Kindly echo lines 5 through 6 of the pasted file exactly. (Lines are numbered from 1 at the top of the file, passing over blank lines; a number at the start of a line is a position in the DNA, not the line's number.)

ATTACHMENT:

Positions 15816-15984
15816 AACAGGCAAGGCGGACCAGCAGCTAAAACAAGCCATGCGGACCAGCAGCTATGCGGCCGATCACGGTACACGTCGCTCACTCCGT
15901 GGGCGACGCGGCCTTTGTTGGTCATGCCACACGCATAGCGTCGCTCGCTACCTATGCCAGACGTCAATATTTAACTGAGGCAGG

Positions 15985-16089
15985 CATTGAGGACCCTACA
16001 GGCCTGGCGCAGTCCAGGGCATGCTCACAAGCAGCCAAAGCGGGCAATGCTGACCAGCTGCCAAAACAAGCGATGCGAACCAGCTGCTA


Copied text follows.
15985 CATTGAGGACCCTACA
16001 GGCCTGGCGCAGTCCAGGGCATGCTCACAAGCAGCCAAAGCGGGCAATGCTGACCAGCTGCCAAAACAAGCGATGCGAACCAGCTGCTA